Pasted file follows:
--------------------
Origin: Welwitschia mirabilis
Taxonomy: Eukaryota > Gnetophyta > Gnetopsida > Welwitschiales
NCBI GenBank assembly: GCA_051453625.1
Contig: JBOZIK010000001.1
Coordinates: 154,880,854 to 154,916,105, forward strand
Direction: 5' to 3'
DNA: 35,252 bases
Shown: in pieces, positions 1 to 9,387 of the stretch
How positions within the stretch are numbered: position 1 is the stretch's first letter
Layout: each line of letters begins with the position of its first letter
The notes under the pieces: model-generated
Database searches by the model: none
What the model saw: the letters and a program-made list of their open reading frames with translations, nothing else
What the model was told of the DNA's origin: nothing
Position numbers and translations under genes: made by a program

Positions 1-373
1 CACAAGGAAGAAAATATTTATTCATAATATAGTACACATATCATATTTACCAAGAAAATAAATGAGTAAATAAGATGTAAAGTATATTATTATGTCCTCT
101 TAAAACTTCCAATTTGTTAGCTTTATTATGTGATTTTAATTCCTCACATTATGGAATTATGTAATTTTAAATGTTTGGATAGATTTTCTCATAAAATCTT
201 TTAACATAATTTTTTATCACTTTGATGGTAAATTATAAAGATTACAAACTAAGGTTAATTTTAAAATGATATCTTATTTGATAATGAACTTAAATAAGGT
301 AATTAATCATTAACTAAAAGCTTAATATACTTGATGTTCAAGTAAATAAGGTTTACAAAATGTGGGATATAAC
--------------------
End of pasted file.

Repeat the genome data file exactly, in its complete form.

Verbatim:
Origin: Welwitschia mirabilis
Taxonomy: Eukaryota > Gnetophyta > Gnetopsida > Welwitschiales
NCBI GenBank assembly: GCA_051453625.1
Contig: JBOZIK010000001.1
Coordinates: 154,880,854 to 154,916,105, forward strand
Direction: 5' to 3'
DNA: 35,252 bases
Shown: in pieces, positions 1 to 9,387 of the stretch
How positions within the stretch are numbered: position 1 is the stretch's first letter
Layout: each line of letters begins with the position of its first letter
The notes under the pieces: model-generated
Database searches by the model: none
What the model saw: the letters and a program-made list of their open reading frames with translations, nothing else
What the model was told of the DNA's origin: nothing
Position numbers and translations under genes: made by a program

Positions 1-373
1 CACAAGGAAGAAAATATTTATTCATAATATAGTACACATATCATATTTACCAAGAAAATAAATGAGTAAATAAGATGTAAAGTATATTATTATGTCCTCT
101 TAAAACTTCCAATTTGTTAGCTTTATTATGTGATTTTAATTCCTCACATTATGGAATTATGTAATTTTAAATGTTTGGATAGATTTTCTCATAAAATCTT
201 TTAACATAATTTTTTATCACTTTGATGGTAAATTATAAAGATTACAAACTAAGGTTAATTTTAAAATGATATCTTATTTGATAATGAACTTAAATAAGGT
301 AATTAATCATTAACTAAAAGCTTAATATACTTGATGTTCAAGTAAATAAGGTTTACAAAATGTGGGATATAAC